At 22:57:22, I crosse the finish line coming in 89th out of 218 finishers (306 starters).  This was a good race.


Then Kip soon followed with Jason and Marcy soon behind.  We all sub-24ed the race.  A special congratulations to Jason on his 1st 100 miler being sub-24 which is amazing.  We just lacked Dave who hurt his knee at mile 47.

 (Kip Crossing)
 Jason and Marcy with Randol crossing
The whole team above:  John Beard -Crew Chief extraordinaire, Me -Ryan Martin - rabbit number 1, Mary Beard - disciplined and consistent, Jason Mittman - 1st timer, Kip Fiebig - rabbit number 2)

The next morning after a few hours of restless sleep she made it to the awards ceremony.  Kelly below got 3rd place overall female in the 100k with a 15:14:36 time.  Also, Shauna finished her 1st (she says last) 100k too.  Great time with friends at a well organized and scenic 100 miler.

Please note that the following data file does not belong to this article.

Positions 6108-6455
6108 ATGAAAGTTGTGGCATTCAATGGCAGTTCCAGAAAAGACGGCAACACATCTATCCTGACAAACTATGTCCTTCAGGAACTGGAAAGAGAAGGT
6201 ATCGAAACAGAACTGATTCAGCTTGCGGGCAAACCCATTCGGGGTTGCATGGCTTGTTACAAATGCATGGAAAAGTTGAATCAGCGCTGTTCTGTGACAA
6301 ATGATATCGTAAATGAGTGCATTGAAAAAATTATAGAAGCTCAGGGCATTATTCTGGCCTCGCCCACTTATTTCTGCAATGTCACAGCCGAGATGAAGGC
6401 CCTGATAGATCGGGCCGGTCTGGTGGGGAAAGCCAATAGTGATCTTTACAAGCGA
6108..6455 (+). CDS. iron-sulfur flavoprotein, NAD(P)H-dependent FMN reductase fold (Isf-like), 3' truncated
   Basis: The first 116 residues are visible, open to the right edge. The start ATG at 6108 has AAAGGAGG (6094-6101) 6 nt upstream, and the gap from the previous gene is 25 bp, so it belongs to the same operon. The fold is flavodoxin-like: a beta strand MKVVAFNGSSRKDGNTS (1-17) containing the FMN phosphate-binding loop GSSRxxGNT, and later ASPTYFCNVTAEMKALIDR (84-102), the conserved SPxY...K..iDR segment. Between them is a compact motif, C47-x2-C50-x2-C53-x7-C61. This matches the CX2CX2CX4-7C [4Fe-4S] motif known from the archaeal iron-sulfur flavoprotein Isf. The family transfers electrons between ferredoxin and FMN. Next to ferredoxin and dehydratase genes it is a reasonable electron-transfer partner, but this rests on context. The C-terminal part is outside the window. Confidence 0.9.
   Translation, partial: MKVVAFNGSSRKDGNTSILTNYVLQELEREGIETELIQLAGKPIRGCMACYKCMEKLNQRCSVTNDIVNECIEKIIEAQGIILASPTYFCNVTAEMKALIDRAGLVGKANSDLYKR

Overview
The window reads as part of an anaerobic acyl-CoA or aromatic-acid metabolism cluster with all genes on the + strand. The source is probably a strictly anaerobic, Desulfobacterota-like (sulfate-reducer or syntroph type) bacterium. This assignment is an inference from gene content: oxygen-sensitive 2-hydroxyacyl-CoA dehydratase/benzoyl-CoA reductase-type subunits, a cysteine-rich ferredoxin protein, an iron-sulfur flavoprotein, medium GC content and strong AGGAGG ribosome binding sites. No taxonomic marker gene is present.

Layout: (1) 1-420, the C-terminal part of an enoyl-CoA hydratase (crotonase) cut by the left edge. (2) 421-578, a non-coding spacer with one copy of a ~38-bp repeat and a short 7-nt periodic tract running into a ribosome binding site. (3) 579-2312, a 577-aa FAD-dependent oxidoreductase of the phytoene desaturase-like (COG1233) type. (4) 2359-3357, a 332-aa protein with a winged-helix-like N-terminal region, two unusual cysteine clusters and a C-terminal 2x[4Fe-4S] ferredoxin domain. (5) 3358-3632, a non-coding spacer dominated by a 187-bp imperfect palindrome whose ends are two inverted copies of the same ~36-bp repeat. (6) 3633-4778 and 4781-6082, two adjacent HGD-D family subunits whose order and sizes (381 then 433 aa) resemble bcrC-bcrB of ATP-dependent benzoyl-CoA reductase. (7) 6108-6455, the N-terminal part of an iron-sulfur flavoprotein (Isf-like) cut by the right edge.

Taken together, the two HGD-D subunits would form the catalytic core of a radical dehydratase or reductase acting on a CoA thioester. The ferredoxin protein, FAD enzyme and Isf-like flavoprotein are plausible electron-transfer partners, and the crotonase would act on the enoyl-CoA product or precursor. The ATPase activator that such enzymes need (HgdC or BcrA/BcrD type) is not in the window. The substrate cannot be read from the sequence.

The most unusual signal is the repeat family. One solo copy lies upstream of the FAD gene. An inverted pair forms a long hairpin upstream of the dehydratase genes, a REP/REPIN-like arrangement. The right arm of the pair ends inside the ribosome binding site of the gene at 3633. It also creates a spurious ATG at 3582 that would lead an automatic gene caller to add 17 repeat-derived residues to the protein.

Kelly above getting he award and Jason and Marcy getting their buckles
 Below is a video summary of the race at a few different sections.
video
In conclusion,  Vermont is near mandatory run for all 100 milers.  It is a great east coast run with good trail conditions with lots of climbing and descending very similar in elevation change as the Leadville 100.  What it does not have in altitude is made up with heat and humidity.  It is very well organized with many aid-stations so you can cut down on heavier packs.  It has enough runners that you will rarely be alone and make many new friends along the way.

2 comments:

  1. Well written, Ryan. Thanks for the nice report and great memories!

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  2. It was great reading your report. I was behind you for the first half of the course. Hope Kip gets a new head lamp for next year :)